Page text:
How Data-Driven Products Help Customers and Increase Sales

Richard Maraschi

VP Data Product Management at WarnerMedia



Some time ago, while working at Yellow Pages -- a company focused on helping small businesses get discovered online--we faced a steep decline in our customer and revenue growth. At the same time, Google and Facebook were growing, offering small businesses the ability to list their organizations online for free. This was certainly a challenge, but we possessed a significant benefit; our salespeople shared personal connections with business owners, something that Google lacked. We learned that small businesses did not understand digital marketing and SEO and frankly didn't have enough time to learn these concepts while running a business. Business owners wanted to figure out how to make l people aware they existed but were tired of salespeople ripping them off with digital services they didn't understand. Our goal was to empower small businesses with digital marketing tools without disrupting their day-to-day business focus.

Actions taken

The first thing we did, and the most noticeable change, was creating a product that performed a free digital presence health scan. This product would tell our customers, or whoever took it, how their business fared online. It evaluated millions of small business websites that included the company and took data from them, checking to ensure critical information, such as addresses and phone numbers, were correct. It also monitored other data like customer ratings and reviews and the user-friendliness of their website. If this information was not optimized, Google would list a business lower in their search ranking, decreasing the organic traffic and thus the number of potential customers who may purchase their products or services.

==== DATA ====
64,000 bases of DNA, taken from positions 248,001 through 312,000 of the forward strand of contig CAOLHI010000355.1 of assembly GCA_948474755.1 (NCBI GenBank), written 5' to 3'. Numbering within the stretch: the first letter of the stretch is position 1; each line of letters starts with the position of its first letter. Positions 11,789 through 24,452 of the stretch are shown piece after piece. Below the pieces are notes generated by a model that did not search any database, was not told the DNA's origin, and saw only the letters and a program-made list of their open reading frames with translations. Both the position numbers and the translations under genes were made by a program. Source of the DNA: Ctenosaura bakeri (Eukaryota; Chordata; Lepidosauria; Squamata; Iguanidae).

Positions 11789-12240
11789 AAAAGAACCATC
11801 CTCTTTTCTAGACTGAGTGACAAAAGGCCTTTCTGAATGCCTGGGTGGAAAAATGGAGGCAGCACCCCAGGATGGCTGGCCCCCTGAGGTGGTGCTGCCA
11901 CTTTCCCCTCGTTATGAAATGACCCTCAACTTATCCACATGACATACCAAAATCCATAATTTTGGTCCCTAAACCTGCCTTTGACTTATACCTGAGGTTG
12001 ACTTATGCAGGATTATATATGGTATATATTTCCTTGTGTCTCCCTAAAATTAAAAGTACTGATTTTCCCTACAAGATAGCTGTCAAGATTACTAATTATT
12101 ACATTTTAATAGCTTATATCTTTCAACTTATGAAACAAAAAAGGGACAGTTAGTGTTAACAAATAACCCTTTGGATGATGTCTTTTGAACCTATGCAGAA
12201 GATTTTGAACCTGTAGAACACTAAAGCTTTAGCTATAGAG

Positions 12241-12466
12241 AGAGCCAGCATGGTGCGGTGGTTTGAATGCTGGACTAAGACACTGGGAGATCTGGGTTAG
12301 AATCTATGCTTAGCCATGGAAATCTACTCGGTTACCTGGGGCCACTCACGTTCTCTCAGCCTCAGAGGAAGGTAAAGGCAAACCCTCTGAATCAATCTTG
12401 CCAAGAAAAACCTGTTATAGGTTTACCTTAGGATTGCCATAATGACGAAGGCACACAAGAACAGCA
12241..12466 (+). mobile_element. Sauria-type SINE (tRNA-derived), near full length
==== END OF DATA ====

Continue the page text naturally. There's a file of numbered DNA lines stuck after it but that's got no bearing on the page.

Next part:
Once the scan was complete, our sales team would take this information and contact the owners to walk them through the health of their business online. We would share what was being done right, what was being done wrong, and how it compared with competitive small businesses in their area. This scan became a helpful tool to companies, and as word spread, our acquisition rates doubled per month. Since it was a free tool, we started to upsell our potential clients the services that would enhance their digital presence. A popular product was listing management, a tool that managed companies' online business listing on search engines like Google, Facebook, and Yelp. Upselling this product profited our organization, with 70,000 small businesses purchasing our listing management product. We used this step to upsell our other digital products, such as social advertising and website building, to those that already purchased the listing software.

This data-driven approach was just as beneficial for our sales team as it was for our clients. Rather than the classic pitch approach, our sales department could inform businesses of their digital health without pushing a product on them. This, in turn, prompted many clients to pursue our company, looking to improve their digital health score. The digital health scan was used as a monitoring device as well. We utilized the health scan to show clients their score improving as a direct cause of changes to their online presence.

Lessons learned

  • Business owners, whether it be big or small, enjoy getting smarter about their business. Analytics show owners how to improve their business directly, which benefits them and, in return, your product.
  • When struggling to grow because of competitors, go back to the basics. Ask yourself where the pain point in your customer group stems from and how you can find a solution. Understanding your customers’ needs, as done with Yellow Pages, will benefit your products and clientele.
  • Data-driven products often benefit companies in a two-fold approach. One, of course, is that it helps your customers understand their needs. Secondly, it informs your team of the proper challenges, making it straightforward to find the right solution. It generates ease of use for everyone involved.

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Richard Maraschi

VP Data Product Management at WarnerMedia

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